Rebranding as Homes England will see the agency lose its regulatory function, but gain powers to unlock development sites

Edward Lister

Edward Lister

The Homes & Communities Agency’s (HCA) £25m investment in a private rental sector (PRS) trust fund is a sign of its changing role, according to the agency’s chairman Sir Edward Lister.

“Our new brief is about taking a more proactive role in speeding up delivery of house building, and our stake in the PRS real estate investment trust (REIT) is part of that,” he told the National Infrastructure Forum (NIF) this week.

The HCA was a cornerstone investor in the £250m REIT, which was floated by PRS specialist Sigma Capital last month.

As part of its new role, the Agency is to rebrand as Homes England, losing its regulatory function, but will gain greater planning powers to unlock development sites.

Lister said the agency is working with public and private organisations to accelerate delivery of all types of housing, but he called for housing associations to be more proactive in developing new homes.

“We need balanced developments, a mix of private and affordable housing in every community, and we’re agnostic who we work with to deliver that,” he said.

“To be frank, there are some housing association who at doing some great development work, but a lot who aren’t doing very much at all, even those with strong balance sheets.”

Lister also said he wanted renewed focus on pace of delivery at planning stage.

“There are enormous number of planning permissions out there which have not been implemented,” he said.

“Some of it is due to phasing. But we are interested in building out schemes fast, which gets the cost base down and generates the supply volume we need. We are a major funder of new housing and we will tie finance to speed of delivery.”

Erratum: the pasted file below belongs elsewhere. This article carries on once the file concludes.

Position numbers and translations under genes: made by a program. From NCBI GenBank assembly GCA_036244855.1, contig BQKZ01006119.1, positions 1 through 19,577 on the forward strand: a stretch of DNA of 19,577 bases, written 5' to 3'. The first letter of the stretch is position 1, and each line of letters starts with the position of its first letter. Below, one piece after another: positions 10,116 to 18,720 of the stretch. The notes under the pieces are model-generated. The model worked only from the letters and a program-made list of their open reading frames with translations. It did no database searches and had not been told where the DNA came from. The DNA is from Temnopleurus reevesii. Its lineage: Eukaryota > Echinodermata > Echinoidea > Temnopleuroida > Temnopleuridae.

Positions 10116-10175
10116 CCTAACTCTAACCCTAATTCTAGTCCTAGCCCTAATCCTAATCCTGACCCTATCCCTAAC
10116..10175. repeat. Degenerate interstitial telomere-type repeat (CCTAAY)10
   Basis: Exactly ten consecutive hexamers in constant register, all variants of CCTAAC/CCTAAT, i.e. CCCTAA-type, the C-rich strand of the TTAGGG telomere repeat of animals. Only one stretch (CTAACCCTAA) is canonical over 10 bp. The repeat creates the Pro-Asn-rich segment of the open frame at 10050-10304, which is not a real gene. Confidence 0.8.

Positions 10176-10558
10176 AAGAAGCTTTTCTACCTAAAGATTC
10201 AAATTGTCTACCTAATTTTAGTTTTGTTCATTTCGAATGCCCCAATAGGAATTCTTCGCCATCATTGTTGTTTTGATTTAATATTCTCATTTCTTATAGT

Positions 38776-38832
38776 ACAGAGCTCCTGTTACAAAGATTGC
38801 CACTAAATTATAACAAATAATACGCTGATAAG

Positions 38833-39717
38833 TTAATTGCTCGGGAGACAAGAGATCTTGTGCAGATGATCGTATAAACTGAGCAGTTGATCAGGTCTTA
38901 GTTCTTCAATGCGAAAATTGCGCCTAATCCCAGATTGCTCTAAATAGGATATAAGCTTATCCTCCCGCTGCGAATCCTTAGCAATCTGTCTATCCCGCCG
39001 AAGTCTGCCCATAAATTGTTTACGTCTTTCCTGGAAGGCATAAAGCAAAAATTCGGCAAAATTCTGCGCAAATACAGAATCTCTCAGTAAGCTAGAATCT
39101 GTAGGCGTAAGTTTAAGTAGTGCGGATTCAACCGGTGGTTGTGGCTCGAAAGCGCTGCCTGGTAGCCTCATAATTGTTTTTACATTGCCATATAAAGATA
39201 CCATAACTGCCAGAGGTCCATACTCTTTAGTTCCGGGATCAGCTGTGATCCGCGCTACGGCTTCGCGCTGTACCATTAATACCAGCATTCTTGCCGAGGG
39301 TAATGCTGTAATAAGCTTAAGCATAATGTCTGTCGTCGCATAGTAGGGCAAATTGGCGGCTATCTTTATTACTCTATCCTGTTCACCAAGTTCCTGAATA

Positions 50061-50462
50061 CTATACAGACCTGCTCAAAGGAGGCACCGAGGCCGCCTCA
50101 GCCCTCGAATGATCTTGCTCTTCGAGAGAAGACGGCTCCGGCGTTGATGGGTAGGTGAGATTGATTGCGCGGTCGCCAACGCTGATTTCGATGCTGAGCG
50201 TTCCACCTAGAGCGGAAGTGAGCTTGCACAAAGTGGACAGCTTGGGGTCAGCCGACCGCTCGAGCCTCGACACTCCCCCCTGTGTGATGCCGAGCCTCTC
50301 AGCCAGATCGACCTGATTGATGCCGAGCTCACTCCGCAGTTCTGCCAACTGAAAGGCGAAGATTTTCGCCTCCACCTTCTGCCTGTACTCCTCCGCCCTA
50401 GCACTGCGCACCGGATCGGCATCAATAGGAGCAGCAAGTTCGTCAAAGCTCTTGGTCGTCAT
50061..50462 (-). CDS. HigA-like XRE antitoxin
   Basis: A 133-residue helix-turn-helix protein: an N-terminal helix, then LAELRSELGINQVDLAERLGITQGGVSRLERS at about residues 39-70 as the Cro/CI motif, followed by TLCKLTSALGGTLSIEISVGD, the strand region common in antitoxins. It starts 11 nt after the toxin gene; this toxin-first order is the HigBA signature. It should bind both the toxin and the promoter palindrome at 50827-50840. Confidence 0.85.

Tom Bridges, Leeds City Council chief executive, said this was the approach taken by the Yorkshire city, which is working with Keepmoat to develop 1,000 homes across 14 sites.

“We structure land deals for developers to build out a certain rate,” Bridges said.

“Some older planning consents are of a certain vintage and reflect different market conditions. But we need to send a clear signal to the market about the value of land.”  

Meanwhile, Andrew Carter, chief executive of think tank Centre for Cities, said it was time to reconsider building on green belt land.

“The urban landscape is growing, and 55% of the UK population lives on just 8% of land – so the idea that we can’t build on other areas is dishonest,” he said.

“We’ve had a brownfield-only development policy for 20 years but most of the viable sites with good connections have now gone. We have to be realistic – if we’re going to hit the housing numbers required, we have to consider building on greenfield sites and the green belt.”